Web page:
Tax Procedure: The Tax Court Holds that a Partner-Level Defense to an Accuracy-Related Penalty Can Be Considered in a Collection Due Process Hearing

TEFRA, CollectionTaxpayers who are the subject of collection action by the IRS have the option of requesting a collection due process hearing before the IRS either files a tax lien or pursues a levy against the taxpayer’s property. I.R.C. §§ 6320; 6330. The Tax Court then has jurisdiction to review the administrative disposition. I.R.C. § 6330(d). Typically, these hearings (and the court’s subsequent review) focus on issues concerning the propriety of the proposed collection action, as well as potential collection alternatives.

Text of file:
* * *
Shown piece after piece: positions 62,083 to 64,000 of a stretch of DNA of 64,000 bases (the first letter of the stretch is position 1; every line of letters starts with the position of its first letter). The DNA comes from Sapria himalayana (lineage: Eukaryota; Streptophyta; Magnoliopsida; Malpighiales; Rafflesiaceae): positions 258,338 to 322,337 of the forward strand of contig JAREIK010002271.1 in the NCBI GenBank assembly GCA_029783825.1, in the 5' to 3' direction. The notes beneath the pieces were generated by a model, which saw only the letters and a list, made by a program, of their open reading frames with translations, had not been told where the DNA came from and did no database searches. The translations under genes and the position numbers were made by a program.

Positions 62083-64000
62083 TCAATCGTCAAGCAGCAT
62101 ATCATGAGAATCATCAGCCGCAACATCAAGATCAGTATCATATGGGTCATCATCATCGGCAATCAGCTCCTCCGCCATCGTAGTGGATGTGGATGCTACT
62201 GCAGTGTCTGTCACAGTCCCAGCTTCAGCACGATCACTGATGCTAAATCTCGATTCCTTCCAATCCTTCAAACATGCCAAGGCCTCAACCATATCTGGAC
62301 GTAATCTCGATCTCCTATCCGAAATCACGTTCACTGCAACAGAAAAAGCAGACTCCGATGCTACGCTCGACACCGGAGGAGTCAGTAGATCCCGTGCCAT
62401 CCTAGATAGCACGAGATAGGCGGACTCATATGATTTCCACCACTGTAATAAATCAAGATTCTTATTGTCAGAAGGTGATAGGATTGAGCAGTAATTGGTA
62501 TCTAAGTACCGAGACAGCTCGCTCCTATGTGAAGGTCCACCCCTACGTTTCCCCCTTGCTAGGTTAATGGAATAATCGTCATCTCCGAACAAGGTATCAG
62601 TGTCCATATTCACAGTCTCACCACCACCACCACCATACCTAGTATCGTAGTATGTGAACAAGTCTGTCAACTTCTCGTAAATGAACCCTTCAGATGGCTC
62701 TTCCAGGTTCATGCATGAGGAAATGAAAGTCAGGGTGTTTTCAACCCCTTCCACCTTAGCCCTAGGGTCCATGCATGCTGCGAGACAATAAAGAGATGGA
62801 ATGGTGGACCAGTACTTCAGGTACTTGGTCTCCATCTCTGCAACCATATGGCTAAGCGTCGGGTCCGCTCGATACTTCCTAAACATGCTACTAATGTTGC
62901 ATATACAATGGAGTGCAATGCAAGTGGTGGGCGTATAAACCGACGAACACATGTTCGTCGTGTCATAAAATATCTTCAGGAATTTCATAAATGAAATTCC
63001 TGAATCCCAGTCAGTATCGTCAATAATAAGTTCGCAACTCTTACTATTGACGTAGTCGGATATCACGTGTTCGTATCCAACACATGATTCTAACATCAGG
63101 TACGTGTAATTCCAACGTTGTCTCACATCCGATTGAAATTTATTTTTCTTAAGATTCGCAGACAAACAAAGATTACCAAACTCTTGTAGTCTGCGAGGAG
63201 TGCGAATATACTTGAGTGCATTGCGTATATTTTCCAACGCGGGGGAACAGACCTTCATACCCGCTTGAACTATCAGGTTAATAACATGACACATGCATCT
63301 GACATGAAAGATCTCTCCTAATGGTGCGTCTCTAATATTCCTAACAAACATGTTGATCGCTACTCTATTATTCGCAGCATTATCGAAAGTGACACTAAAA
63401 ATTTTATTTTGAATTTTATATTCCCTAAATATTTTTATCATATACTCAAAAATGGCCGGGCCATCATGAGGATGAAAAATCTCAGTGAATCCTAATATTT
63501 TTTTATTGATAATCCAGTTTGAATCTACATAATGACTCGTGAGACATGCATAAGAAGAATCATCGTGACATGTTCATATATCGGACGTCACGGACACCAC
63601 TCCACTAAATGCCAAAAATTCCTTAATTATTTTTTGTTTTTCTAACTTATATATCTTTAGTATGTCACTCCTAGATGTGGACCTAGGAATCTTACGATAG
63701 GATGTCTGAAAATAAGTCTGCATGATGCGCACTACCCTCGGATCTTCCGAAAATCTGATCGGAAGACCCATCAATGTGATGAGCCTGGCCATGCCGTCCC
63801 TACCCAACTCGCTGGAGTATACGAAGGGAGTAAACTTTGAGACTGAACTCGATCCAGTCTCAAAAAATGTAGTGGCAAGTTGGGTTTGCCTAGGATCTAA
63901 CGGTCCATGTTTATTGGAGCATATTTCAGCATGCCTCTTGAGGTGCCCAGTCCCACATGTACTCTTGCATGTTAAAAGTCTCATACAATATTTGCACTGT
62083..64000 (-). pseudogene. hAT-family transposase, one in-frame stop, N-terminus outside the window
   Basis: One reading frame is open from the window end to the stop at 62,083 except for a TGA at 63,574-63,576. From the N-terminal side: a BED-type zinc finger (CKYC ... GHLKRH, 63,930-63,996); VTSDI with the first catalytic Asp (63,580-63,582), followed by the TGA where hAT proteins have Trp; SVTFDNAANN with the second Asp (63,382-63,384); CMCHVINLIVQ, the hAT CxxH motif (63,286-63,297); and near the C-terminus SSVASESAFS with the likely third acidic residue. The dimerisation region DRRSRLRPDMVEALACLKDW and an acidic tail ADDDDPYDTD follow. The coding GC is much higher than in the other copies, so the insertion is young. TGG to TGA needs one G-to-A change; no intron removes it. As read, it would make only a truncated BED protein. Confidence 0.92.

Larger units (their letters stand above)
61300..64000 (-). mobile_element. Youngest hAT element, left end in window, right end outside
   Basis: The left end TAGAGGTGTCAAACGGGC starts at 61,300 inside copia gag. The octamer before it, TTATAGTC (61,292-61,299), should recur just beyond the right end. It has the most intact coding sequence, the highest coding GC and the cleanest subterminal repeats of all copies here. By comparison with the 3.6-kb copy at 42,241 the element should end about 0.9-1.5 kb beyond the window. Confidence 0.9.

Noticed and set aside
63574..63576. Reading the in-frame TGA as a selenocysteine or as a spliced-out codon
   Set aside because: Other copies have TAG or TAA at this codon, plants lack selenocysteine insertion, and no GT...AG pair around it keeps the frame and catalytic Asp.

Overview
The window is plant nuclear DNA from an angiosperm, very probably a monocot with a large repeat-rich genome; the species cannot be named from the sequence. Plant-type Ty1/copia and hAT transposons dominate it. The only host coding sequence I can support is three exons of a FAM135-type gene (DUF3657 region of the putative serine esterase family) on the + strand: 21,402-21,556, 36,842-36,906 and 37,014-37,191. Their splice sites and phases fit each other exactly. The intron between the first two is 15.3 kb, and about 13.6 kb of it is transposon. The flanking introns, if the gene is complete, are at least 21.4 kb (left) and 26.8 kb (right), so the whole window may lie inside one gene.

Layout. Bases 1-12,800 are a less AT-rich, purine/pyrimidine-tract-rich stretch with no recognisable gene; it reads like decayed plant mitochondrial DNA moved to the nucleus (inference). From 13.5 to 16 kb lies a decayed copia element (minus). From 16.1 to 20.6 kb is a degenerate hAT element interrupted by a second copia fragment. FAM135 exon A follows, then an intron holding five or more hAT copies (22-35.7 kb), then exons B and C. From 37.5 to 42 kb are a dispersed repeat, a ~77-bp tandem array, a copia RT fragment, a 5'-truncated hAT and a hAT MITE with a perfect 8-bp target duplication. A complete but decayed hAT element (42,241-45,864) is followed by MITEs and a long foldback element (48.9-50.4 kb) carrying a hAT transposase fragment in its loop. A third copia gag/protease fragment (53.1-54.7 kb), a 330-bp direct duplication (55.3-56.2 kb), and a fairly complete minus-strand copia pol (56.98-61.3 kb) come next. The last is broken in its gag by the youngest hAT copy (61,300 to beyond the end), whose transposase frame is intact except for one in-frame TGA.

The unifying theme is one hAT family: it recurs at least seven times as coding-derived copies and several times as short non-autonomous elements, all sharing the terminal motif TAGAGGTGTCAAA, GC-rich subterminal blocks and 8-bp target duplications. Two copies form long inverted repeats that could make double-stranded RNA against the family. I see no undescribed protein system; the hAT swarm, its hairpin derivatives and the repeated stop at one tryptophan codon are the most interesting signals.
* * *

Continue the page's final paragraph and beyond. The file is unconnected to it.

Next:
The underlying merits of the tax assessment are usually not at issue because, in most cases, the taxpayer will have had a prior opportunity to seek Tax Court review of the assessment. Specifically, a taxpayer can only challenge the underlying merits of a tax assessment through a collection due process hearing “if the person did not receive any statutory notice of deficiency for such tax liability or did not otherwise have an opportunity to dispute such tax liability.” I.R.C. § 6330(c)(2)(B). The Tax Court has read this exception narrowly, upholding an IRS regulation which provides that an opportunity for an appeals conference qualifies as “an opportunity to dispute” a tax liability. Lewis v. Comm’r, 128 T.C. 48, 55-61 (2007) (addressing Treas. Reg. § 301.6330-1(e)(3) Q&A-E2).

Last week, the Tax Court ruled that a partner could use a collection due process hearing to challenge an accuracy-related penalty assessed in a TEFRA partnership audit, making the court a potential forum for partner-level defenses in TEFRA cases. McNeill v. Comm’r, No. 14340-10L, 2017 U.S. Tax Ct. LEXIS 25 (June 19, 2017).